These experiences left him with the belief that he was ready to face a step up in class in just his second fight under the Queensberry promotional banner. Promoter Frank Warren offered him the opportunity to face unbeaten, former amateur star Nathan Brough.

“I remember when I first met Frank Warren and he was explaining to me that when you sign contracts these days, with the way boxing is going, it’s not going to be where you have 15-20 fights and then suddenly you get an opportunity only to get found out,” he recalled.

“It was great that Frank gave me the opportunity. It was an opportunity I couldn’t turn down. I knew whoever won was going to move on and whoever didn’t win was going to have to rebuild so in my mind it was a fight I couldn’t lose.”

To ensure he “couldn’t lose” Catterall travelled out to Miami with Lee Beard, who was training Argenis Mendes for his rematch with Rances Barthelemy. Catterall’s diligence was rewarded with a second round win, scoring one of the knockouts of the year in the process. However, an injury sustained in camp almost cost him his opportunity.

“No one knows about this to this day but I took a cut above the eye in sparring two weeks before the Nathan fight. I managed to hide it and at the weigh-in and the press conference I had to disguise it.    I just thought: ‘I can’t let this opportunity pass me by and be left sat on the shelf for another six months or 12 months.’”

On the back of the win over Brough, Catterall had earned the right to face another undefeated Merseysider; this time - Team GB captain at the 2012 London Olympics – Tom Stalker. Catterall dropped his rival in the each of the opening two rounds before obliging referee Mark Lyson to halt the contest in the eighth.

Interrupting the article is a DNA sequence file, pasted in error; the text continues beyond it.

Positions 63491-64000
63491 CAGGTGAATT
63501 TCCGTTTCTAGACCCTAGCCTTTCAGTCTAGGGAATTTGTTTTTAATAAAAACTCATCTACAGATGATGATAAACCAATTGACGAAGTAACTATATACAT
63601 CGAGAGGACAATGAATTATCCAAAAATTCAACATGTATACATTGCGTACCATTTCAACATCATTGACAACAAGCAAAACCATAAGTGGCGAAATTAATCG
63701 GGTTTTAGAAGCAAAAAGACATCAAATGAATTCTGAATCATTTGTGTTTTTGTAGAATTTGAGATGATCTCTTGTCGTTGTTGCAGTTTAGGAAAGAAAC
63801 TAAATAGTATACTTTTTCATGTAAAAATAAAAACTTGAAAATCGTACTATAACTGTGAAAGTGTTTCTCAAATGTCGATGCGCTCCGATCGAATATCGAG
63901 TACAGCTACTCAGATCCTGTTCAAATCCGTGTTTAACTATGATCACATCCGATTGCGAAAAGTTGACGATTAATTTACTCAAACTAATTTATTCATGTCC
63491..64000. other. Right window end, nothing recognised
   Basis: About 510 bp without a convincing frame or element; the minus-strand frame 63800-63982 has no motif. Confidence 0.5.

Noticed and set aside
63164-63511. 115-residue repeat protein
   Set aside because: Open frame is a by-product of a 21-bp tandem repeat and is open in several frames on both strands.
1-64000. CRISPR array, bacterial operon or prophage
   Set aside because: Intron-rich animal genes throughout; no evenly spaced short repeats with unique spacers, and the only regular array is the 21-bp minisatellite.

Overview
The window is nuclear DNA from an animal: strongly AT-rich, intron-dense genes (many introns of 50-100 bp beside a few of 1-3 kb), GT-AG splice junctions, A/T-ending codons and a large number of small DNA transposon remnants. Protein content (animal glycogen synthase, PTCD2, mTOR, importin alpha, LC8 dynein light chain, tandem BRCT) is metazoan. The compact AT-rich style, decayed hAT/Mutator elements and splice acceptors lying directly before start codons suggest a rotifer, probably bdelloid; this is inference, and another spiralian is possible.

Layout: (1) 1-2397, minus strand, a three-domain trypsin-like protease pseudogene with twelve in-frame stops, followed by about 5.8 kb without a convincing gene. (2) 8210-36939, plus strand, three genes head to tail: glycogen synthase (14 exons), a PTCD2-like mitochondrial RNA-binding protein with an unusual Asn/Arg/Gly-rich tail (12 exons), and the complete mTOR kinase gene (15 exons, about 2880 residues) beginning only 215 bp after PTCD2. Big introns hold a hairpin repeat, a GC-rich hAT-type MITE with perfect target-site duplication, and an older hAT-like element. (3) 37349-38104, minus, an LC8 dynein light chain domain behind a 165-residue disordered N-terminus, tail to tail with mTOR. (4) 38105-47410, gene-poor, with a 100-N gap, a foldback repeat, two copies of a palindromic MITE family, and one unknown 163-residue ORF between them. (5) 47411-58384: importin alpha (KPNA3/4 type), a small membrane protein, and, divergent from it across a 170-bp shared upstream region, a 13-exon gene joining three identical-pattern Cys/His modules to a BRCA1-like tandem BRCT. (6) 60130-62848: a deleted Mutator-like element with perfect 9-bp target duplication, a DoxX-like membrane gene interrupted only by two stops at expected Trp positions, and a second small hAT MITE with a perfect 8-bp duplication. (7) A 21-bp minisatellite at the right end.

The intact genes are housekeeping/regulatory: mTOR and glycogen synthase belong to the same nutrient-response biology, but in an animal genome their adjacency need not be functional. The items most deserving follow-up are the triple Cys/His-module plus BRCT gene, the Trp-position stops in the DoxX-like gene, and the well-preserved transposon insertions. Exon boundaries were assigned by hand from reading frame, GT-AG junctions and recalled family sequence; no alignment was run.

Despite sustaining a cut in the seventh – his first cut in a professional contest, fighting in front of a hostile crowd, illness and taking the contest at short notice Catterall remained unphased as he knew he had the beating of his rival having sparred a multitude of rounds together in the past.

“Four weeks before the fight I got the call; the opportunity had come for the WBO [140lbs] European title. I’d been in the gym training, I’d actually had a bad week or two really. I’d come down with a bit of illness but I give it a few days in the gym and I was feeling good again. I didn’t even have to think about saying: ‘Yeah.’ Lee rang up and he already knew what the answer was,” he told BM.

“Going in to the fight, I was fighting the 2012 Olympic captain in his back garden, in Liverpool, so for me I didn’t feel any pressure for that fight. Tom believed he were getting the better of the sparring but what he didn’t realise at the time was when I was going down to the gym sparring, each time I was in the ring Lee would have me practicing different things, working on different things every spar. All Tom ever tried to do was try to outwork me, throw more punches. If he wants to walk away and think: ‘I won that spar.’ Brilliant because I know deep down what I was doing every spar. Tom made that mistake of trying to win the spar.”

Despite boyish looks and a mild-mannered nature outside of the ring, Catterall has a burning will to win and a nasty streak inside the ring – as both Stalker and Brough discovered. These attributes combined with dedication to training and improving make for a formidable mix.

“When I get in the ring – it might sound bad but – I really want to hurt people. It may sound stupid but it’s a business and I enjoy fighting and after the fight we can shake hands,” he said. “You have a lot friends in boxing but at the same time are they really your friends? You don’t hang out with them, you don’t see them and that. I respect Tom and I respect Nathan, they are respectful people but at the end of the day you’ve got to do what’s best for you and your career.”